Stomp, stomp, stomp, the dust from the vineyard sends a little plume into the air off my new work boots. I stop and admire them for a moment before heading into the cellar. I really like these boots. They were intended for use on ships. Dark brown leather, slip resistant and water proof they seem more suited to my needs then a sailors.  They are equally at home in the vineyard or cellar as they are out to dinner at Brasserie Four. I should know I got them on my birthday and wore them out that night to dinner.  I wash them off before heading upstairs to visit Michelle. I would advise against walking into the tasting room with dust covered boots. Just thinking about it gives me a flashback to the muck boot incident of the 2011 harvest. Said incident involved me, a pair of muck boots and a very angry Michelle. I think I should stop there since Michelle will be reading this and there was never a clear resolution.  Michelle shares with me that she won Bunko last night. I am not sure what this bunko thing is but it sounds a lot like an underground gambling ring ran but an odd ball group of women. 

I head down stairs to my office to write up a job description for the harvest cellar position. I have already decided that Nicki our Sunday tasting room employee will get the job.  Still I want to make sure she knows what working harvest entails. Here is my amusing description meant to take the sting out of how much sanitation (scrubbing) she will be doing. Well that is enough from me. I think I will go back to admiring me foot ware.


Ryan Raber


Tertulia Cellars Troll Cellar Position Responsibilities


                Albert Einstein once said “genius is 99% perspiration and 1% inspiration”. Ryan Raber once said “winemaking is 99% sanitation and 1% inspiration”. Like how I just compared myself to Albert Einstein! There will be cleaning of tanks, the press, crush pad equipment, barrels, lab, grape bins, pumps, hoses and anything else I can think of. You will be getting sprayed with the hose on occasion! Most often on accident but there is an occasional water fight. I recommend dressing in clothes you don’t mind getting dirty, sticky and wet. Also keep a spare pair of clothes on hand in the event you lose a water fight! I advise bringing a good pair of water proof boots. Most of us wear Muck boots but any type of water proof boot is fine. Now for the details of cleaning, we use a lot of hot water. Be mindful it can get up to 180 degrees and that hurts. No worries no one will spray you will 180 degree water on purpose unless you turn into a zombie and it is as a weapon of last resort.  In such an event remember it was your own damn fault you were bitten by a zombie in the first place.  Chemicals for cleaning are Proxy Carb, citric acid and potassium bi met sulfite.  Don’t eat them, can’t tell you how many times I had to say that to Sergio! We will usually make up buckets of the various chemicals to sanitize things. Pretty easy it will take you a few minutes to learn.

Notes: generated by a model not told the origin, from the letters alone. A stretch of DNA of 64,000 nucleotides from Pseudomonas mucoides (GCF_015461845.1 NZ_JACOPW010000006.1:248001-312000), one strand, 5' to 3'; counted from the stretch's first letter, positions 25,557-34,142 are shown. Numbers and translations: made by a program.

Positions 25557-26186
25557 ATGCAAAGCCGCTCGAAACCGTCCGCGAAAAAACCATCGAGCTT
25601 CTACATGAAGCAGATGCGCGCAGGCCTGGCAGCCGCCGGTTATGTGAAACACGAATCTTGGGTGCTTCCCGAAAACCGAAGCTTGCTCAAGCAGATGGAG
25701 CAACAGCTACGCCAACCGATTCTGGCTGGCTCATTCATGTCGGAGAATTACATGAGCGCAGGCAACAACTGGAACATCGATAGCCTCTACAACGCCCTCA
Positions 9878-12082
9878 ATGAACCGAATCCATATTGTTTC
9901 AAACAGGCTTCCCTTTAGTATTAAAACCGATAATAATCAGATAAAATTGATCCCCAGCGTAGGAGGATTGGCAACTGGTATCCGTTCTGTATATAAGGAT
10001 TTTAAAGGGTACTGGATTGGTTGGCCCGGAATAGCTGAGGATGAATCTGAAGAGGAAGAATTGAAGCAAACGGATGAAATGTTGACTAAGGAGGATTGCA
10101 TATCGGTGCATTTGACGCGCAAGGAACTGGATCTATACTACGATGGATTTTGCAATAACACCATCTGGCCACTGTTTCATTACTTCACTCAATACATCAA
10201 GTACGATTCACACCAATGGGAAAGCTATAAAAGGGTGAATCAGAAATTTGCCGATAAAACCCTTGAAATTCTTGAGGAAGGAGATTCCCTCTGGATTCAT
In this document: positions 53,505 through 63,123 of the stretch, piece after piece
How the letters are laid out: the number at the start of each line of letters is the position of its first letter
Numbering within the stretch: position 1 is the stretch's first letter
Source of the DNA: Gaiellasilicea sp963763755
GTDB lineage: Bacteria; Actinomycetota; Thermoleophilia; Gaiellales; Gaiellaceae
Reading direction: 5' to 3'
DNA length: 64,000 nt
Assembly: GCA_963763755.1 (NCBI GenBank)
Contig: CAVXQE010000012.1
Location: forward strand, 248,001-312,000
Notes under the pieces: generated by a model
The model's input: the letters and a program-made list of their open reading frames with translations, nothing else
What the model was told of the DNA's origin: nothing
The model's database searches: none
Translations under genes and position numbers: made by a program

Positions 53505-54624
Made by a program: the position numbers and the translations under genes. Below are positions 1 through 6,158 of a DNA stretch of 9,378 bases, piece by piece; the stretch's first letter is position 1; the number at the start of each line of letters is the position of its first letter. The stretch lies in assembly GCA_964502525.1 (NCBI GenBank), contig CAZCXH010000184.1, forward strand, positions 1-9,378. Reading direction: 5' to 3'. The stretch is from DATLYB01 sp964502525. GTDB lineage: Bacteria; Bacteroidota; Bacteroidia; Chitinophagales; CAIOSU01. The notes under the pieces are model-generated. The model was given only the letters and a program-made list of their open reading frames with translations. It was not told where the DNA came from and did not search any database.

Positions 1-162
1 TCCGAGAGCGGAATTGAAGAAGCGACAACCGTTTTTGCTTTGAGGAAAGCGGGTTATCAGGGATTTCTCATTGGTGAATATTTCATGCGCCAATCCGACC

Processing Fruit

                Sorting fruit is a pretty easy job here. We have a machine that does almost all the work for us. There will be someone operating the forklift (me) and someone raking the grapes onto the elevator. We will also have someone watching the sorting table.  Once the berries are in the tank we chase it down with other fruit or water. Once we are done we break down everything and clean then maybe we go grab a beer…depends if all the work is finished.  Once the fruit is in a tank we run some analysis and do a few adjustments. Maybe we add yeast depends on the conditions and how tired we are.

Managing Fermentation.

                We do mostly pump overs. They are really cool. We shoot wine up into the air and it crashes into a bin then we pump it over the top. We do this twice a day from 10-20 minutes per tank. How long it takes depends on how many tanks we have fermenting.


Once the fruit becomes wine we will press it.  We pump the free run into a tank and press the grapes keeping the wine from each separate.  After pressing we clean the press so it is spotless. Next we clean the floor. The pressed grapes are dumped into bins and some guy I know with cows comes to pick it up. Cows love getting buzzed and the beef tastes better for it. We usually don’t schedule pressing on the same day we are processing fruit. 

Barreling Down

                Once the wine settles in tank after pressing usually the next day we pump them into barrels.  With a flashlight in one hand and a remote to the pump in the other you will fill the barrel.  Be careful not to overfill it or you will get a wine shower! I hear wine showers are good for the skin. Actually I just made that up.

Lots of other stuff to learn but it is pretty easy.  We like to have fun, listen to music and not take ourselves too seriously.